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The three young women held captive in a Cleveland home for almost a decade appear in a new video thanking the public for their support, marking the first time they have been seen since their rescue in May.

Amanda Berry, Michelle Knight and Gina DeJesus speak separately in the three-minute, 30-second video released on YouTube.

“I may have been through hell and back, but I am strong enough to walk through hell with a smile on my face and my head held high,” Knight says, reading from a statement. “I will not let the situation define who I am. I will define the situation. I don’t want to be consumed by hatred.”

Knight says she is building a “brand new life.”

The video was filmed July 2 and released by a public relations agency on the women’s behalf with the cooperation of their lawyers.

The three were still in their teens when they disappeared at different times between 2002 and 2004.

Ariel Castro, a 52-year-old former school bus driver, has been charged with kidnapping the girls off the streets of the city and holding them captive in his two-story home.

Castro, who has pleaded not guilty, was deemed mentally fit last week to stand trial. It is scheduled to begin Aug. 5.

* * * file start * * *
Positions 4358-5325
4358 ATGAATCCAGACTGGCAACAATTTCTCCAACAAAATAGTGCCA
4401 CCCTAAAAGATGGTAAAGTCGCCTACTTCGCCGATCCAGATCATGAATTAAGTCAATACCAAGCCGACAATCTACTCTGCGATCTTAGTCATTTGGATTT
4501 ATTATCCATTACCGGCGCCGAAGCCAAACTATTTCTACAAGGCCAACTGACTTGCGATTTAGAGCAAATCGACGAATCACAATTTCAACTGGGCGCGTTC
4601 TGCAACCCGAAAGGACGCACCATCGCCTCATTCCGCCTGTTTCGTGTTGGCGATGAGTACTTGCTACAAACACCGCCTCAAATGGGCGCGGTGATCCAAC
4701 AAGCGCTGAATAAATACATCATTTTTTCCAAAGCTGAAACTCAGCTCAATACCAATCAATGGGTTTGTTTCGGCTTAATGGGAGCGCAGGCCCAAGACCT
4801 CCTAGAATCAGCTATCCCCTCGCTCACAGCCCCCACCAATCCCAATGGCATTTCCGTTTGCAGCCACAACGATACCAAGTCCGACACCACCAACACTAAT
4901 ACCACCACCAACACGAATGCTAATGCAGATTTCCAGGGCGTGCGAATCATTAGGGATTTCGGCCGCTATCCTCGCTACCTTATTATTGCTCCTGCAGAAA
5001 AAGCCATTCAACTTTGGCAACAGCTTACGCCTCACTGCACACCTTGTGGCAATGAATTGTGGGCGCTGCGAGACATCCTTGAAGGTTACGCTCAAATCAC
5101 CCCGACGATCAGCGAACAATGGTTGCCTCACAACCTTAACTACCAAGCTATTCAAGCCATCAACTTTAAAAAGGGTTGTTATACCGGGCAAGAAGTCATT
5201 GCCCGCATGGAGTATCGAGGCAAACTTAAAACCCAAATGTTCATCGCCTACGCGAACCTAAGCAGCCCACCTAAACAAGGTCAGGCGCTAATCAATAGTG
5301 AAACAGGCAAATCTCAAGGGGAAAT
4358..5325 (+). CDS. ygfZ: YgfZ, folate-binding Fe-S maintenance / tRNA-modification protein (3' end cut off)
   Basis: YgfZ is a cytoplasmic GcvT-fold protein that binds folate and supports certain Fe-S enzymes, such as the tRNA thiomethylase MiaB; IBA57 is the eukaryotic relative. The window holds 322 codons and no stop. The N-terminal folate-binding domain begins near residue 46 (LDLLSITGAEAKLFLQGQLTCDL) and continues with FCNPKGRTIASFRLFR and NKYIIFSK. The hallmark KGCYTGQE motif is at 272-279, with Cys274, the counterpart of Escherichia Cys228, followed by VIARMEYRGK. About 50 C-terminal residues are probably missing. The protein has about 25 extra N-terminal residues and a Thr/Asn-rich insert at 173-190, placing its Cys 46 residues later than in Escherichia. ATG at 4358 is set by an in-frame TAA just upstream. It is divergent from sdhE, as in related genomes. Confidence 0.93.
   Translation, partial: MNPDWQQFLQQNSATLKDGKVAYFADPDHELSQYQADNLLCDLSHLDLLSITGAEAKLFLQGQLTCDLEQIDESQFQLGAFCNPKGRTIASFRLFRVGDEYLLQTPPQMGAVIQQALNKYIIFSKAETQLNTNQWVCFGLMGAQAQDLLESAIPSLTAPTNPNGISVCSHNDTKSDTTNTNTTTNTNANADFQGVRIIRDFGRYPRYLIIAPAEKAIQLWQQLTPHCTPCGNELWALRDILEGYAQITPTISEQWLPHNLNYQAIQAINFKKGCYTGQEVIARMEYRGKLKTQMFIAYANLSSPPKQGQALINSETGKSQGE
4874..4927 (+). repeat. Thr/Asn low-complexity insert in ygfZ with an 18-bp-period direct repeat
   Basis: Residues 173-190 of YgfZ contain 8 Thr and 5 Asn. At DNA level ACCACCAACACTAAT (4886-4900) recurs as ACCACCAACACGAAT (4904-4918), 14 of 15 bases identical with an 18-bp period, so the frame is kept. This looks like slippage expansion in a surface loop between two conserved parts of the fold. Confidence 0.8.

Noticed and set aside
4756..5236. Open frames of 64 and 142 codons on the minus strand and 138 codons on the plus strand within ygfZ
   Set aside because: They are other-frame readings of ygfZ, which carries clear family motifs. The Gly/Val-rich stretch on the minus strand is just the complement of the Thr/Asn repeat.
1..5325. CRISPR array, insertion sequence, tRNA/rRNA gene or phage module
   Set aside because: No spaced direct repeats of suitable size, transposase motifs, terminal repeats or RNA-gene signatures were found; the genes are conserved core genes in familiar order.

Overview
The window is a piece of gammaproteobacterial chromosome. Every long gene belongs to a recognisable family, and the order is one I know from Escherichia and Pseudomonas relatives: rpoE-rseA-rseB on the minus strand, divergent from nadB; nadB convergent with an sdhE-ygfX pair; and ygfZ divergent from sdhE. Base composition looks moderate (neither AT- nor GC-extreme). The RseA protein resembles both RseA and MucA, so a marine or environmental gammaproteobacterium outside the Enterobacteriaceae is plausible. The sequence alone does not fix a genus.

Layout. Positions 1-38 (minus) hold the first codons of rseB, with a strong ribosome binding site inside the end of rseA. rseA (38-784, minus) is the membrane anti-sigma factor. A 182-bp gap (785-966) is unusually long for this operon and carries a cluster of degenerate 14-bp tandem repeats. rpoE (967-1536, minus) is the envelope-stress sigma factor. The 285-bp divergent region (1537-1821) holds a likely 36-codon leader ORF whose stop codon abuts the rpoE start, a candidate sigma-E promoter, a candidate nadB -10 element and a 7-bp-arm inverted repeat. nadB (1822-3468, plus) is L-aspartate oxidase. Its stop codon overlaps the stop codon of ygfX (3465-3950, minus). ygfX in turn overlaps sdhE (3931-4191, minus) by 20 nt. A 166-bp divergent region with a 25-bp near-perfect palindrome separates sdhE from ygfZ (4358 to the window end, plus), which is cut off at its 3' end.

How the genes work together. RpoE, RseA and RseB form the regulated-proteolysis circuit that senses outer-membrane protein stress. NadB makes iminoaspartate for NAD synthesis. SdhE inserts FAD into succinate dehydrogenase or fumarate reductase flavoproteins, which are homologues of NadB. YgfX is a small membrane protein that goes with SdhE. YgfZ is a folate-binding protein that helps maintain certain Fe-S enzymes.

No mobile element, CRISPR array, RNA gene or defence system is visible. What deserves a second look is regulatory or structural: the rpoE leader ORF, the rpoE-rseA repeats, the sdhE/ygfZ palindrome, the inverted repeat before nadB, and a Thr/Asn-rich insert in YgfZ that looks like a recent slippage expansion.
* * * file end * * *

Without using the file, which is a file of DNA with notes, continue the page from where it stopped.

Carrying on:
The young women have not appeared in public since Berry broke through a door at the home while Castro was briefly away and shouted to neighbors for help. Police quickly freed the women, along with Berry’s 6-year-old daughter, who was fathered by Castro.

“I want everyone to know how happy I am to be home with my family and friends,” says Berry, who sports glasses and short hair with a blond streak. “It has been unbelievable.”

“I am getting stronger each day and I having my privacy has helped immensely,” she says.

Berry, whose face as a missing teen was plastered on Cleveland streets after her disappearance, calls on the public to “give us time to have a normal life.”

DeJesus briefly offered thanks to the public. Her mother, Nancy Ruiz, also appears on the video and urges anyone with a missing child to “please count on your neighbors. Don’t be afraid to ask for their help, because help is available.”

Kathy Joseph, Knight’s attorney, says in a statement that the three women wanted to “say thank you to people from Cleveland and across the world, now that two months have passed.”

Joseph says the women are being recognized in public and “decided to put voices and faces to their heartfelt messages.”